The Info List - Pinchas Menachem Alter

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Pinchas Menachem Alter
Pinchas Menachem Alter
(Hebrew: פינחס מנחם אלתר‬, June 9, 1926 – March 7, 1996), also known as the Pnei Menachem (Hebrew פני מנחם after the works he authored, was the seventh Rebbe
of the Hasidic dynasty of Ger, a position he held from 1992 until his death in 1996.


1 Early years 2 Succession as rebbe 3 Death and burial 4 Rebbes of Ger 5 References

Early years[edit] Pinchas Menachem was born in Falenica, near Warsaw, Poland. He was the only offspring of the second marriage of his father, Rabbi Avraham Mordechai Alter, the fourth Rebbe
of Ger, to Feyge Mintshe Biderman. Pinchas Menachem had four half-brothers and two half-sisters from his father's first marriage—including the fifth Rebbe
of Ger, Rabbi Yisrael Alter, and Rabbi Simcha Bunim Alter, the sixth Rebbe
of Ger. Pinchas Menachem's bar mitzva took place near Ludmir in Poland
(now western Ukraine) not long before the outbreak of World War II in 1939. After the war, he married his cousin, Tzipora Alter. In the 1950s, he was appointed rosh yeshiva of Sfas Emes, the flagship yeshiva of Ger in Jerusalem, Israel. Succession as rebbe[edit] Rabbi Pinchas Menachem succeeded his half-brother, Rabbi Simcha Bunim Alter, to become Rebbe
in 1992. His position as rosh yeshiva of Sfas Emes Yeshiva was assumed by his son, Rabbi Shaul Alter, who is widely regarded as an eminent Talmudic scholar. During his tenure, Rabbi Pinchas Menachem continued the policies of his half-brothers, Rabbi Simcha Bunim and Rabbi Yisrael, by supporting the political work of the Agudat Israel of Israel
Agudat Israel of Israel
party, promoting the interests of Haredi Judaism
Haredi Judaism
in the Israeli Knesset. He reached a rapprochement with his non-Hasidic Ashkenazi Haredi fellow-rabbis, in particular with Rabbi Elazar Shach, leader of the rival Degel HaTorah party. Together they created the United Torah Judaism
United Torah Judaism
(Yahadut HaTorah) party in order not to lose residual votes in the Israeli proportional representation system, and thereby potentially obtain an extra seat for the newly united party in Knesset
elections. Death and burial[edit]

The graves of Grand Rabbi Avraham Mordechai Alter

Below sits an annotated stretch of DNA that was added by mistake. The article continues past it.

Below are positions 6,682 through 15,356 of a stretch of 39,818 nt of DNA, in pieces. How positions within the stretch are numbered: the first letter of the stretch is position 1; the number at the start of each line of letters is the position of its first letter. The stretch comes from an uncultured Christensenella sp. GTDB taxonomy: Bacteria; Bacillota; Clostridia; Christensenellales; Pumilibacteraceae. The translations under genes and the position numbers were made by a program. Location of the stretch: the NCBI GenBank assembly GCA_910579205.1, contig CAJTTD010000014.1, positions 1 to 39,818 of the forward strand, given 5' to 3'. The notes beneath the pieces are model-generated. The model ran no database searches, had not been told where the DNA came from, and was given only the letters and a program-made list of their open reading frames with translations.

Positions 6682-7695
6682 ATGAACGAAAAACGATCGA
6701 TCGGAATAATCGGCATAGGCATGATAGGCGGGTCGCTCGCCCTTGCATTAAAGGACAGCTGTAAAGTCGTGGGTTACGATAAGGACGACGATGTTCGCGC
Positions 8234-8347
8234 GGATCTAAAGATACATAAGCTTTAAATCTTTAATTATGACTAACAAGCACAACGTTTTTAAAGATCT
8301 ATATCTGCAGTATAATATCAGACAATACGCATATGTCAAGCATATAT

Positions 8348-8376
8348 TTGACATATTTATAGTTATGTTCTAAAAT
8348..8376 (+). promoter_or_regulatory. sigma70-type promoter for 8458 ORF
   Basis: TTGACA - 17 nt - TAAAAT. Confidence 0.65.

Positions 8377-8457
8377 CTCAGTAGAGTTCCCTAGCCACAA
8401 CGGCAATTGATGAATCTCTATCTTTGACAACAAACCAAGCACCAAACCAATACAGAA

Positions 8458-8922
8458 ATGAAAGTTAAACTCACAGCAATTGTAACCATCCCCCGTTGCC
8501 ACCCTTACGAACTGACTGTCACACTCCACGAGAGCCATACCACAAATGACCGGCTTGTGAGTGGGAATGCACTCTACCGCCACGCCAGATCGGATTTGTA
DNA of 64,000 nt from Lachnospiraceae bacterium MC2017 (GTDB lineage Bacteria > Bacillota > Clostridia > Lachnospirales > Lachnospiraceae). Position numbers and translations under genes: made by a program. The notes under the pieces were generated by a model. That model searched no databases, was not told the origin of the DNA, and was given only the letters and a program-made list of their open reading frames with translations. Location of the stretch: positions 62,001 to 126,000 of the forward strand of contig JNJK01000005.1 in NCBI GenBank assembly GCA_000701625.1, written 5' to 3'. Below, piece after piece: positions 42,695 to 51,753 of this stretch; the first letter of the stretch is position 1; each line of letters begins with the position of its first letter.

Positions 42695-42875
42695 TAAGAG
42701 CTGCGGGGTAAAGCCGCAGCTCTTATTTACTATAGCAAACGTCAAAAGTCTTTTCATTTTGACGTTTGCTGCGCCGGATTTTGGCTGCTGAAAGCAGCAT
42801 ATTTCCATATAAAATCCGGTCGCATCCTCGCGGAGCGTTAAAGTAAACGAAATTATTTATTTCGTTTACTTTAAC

Avraham Mordechai Alter
(right) and his son, Grand Rabbi Pinchas Menachem Alter
Pinchas Menachem Alter
(left) in an ohel adjacent to the Sfas Emes Yeshiva
Sfas Emes Yeshiva
in downtown Jerusalem.

Rabbi Pinchas Menachem died in 1996 after less than four years at the helm of the Ger dynasty. He was buried beside his father, Rabbi Avraham Mordechai Alter, in the courtyard of the Sfas Emes Yeshiva. Unlike his father's grave, which was dug by hand under the cover of darkness during the British curfew in 1948, the Pnei Menachem's grave was dug with machinery; the latter grave is therefore lower than the former.[1] A red-brick ohel was built over the two graves, which are visited frequently by students in the yeshiva.[1] He was succeeded as Rebbe
by his nephew, Rabbi Yaakov Aryeh Alter, son of Rabbi Simcha Bunim Alter. Rebbes of Ger[edit]

Yitzchak Meir Alter
Yitzchak Meir Alter
(1798–1866) Chanokh Heynekh HaKohen Levin
Chanokh Heynekh HaKohen Levin
(1799–1870) Yehudah Aryeh Leib Alter (1847–1905) Avraham Mordechai Alter
Avraham Mordechai Alter
(1866–1948) Yisrael Alter (1895–1977) Simchah Bunim Alter (1898–1992) Pinchas Menachem Alter
Pinchas Menachem Alter
(1926–1996) Yaakov Aryeh Alter
Yaakov Aryeh Alter
(b. 1939)


^ a b Frankfurter, Rabbi Yitzchok. "A Riveting Visit to the Historic Home of the Pnei Menachem of Ger zt"l". Ami, February 17, 2016, pp. 60-73.

Jewish titles

Preceded by Simcha Bunim Alter Gerrer Rebbe 1992–1996 Succeeded by Yaakov Aryeh Alter

Authority control

WorldCat Identities VIAF: 4171878